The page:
Tuesday, July 9, 2013

Music Mathematics Part I. Timeless Music Theory: Timeless Sinatra

Originally for WFMU dj Vicki Bennett’s People Like Us Radio
Let’s explore music that is neither slow nor fast and for which time is arbitrary. To do so, we travel into the basics of what music is made from.
Let’s start with a building block of 19 seconds from Frank Sinatra’s “It’s a Lonesome Old Town” with a bit of background by arranger Nelson Riddle.
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I selected this bit because it’s simple, only voice and a bit of instrumentation, and because a great performer like Sinatra uses subtle shading and attacks that develop features at different time scales. A sine wave is still a sine wave when you change speed: with Sinatra, however, if we slow the recording 8 times so that the word “around” lasts nearly 10 seconds,  you hear a beautiful glissando, while the vocal vibrato at the end of the syllable of “round” nearly becomes a melody itself.
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Here’s an easy way to make “fast” and “slow” irrelevant, by playing the phrase at different speeds simultaneously. This is the phrase played at 7 speeds, at each multiple of 2 from the 8 times slower to 8 times faster.
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So we have to call that tempo slow, fast, and many shades in between.
Here’s another playback at multiple time scales that overlap to produce new features. I hear something like a church bell that tolls five times.
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That was Sinatra’s phrase at 7 speeds, in multiples of three:  9 times slower than normal, 3 times slower, original speed, and 3, 9, 81, and 243 times faster than normal. You might have discerned new patterns in the 10 seconds we just heard. These result, for example, from the peak of one soundwave superimposed on the peak of another to produce a sound that wasn’t in the original. Less noticeably, some of the soundwaves are out of phase and cancel out some of the original pattern.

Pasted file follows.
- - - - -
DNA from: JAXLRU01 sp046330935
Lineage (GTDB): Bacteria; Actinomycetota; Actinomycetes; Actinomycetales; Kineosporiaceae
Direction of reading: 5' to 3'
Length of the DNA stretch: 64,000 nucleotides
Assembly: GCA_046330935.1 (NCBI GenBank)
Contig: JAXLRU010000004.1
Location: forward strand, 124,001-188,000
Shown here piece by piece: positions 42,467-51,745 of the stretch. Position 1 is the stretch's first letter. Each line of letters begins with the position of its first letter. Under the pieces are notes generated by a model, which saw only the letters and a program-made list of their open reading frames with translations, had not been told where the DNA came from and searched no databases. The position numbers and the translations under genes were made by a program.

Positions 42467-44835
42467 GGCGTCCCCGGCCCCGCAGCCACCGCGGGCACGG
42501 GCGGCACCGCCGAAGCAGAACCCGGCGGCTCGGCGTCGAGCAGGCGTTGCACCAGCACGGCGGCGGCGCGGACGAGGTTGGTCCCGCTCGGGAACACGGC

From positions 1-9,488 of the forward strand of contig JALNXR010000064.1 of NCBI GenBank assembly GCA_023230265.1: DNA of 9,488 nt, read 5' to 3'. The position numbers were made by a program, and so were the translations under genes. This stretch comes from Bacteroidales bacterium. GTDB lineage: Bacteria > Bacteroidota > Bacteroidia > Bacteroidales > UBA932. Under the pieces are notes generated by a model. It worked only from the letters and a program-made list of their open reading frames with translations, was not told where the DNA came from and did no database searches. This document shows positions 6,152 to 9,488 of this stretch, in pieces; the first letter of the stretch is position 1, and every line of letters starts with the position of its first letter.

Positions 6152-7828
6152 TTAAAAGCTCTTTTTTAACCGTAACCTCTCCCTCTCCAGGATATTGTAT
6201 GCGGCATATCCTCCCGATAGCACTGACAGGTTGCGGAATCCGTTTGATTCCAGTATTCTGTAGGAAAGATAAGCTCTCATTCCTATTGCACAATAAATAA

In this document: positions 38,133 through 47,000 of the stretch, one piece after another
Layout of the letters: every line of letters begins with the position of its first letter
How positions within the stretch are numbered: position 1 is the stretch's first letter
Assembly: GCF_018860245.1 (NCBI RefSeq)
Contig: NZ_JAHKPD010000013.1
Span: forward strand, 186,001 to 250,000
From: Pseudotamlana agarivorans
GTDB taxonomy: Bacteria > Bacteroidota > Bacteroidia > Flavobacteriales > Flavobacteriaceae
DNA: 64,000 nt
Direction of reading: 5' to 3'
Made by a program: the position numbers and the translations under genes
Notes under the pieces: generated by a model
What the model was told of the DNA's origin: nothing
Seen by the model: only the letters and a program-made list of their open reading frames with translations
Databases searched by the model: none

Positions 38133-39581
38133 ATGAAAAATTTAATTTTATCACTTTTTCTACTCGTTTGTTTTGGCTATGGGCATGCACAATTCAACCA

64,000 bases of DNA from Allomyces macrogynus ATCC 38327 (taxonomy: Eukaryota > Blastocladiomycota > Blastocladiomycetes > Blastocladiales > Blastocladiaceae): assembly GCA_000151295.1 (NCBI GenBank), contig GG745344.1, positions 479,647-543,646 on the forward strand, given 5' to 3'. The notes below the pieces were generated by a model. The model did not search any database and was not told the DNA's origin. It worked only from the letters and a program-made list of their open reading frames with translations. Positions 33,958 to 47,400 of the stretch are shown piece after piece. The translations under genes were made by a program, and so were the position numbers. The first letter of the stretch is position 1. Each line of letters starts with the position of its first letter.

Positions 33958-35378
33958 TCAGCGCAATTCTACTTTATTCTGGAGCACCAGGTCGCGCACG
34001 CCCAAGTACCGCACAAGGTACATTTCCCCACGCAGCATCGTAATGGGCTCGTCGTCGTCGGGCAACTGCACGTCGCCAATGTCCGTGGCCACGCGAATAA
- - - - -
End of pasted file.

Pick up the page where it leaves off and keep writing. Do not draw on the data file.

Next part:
A stopwatch says that little piece was 10 seconds long. But I think the length of the music, in contrast to the length of the original which is genuinely 19 seconds, is ambiguous. While you heard Sinatra at seven different time scales, we used 2 seconds of overlapping speeds repeated 5 times. The original phrase was ~20 seconds, the kernels that makes up the piece range from one 81st of a second to 2 seconds, and ALL  the information ise heard in 2 seconds. So any length greater than 2 seconds, like the 10 second length we just heard, is arbitrary.
More provocatively, you may have heard patterns that last longer than the 2 second loop duration! For instance, I hear a slow melody repeated two and a half times: this is like a Middle Eastern geometric art form in which tiles in a mosaic produce patterns that are welcomed but not intended by the artist.
Here’s another time scale overlap of the same material, which somehow contains the sound of a train.
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In that case, multiple one second loops of each of the different speeds from the previous piece contained all of the information of the entire piece. So the piece we just heard could be performed for any length of time longer than a second, unless you perceive patterns that are longer than a second.

The above was an intuitive introduction to fractal music composition: much more to come.

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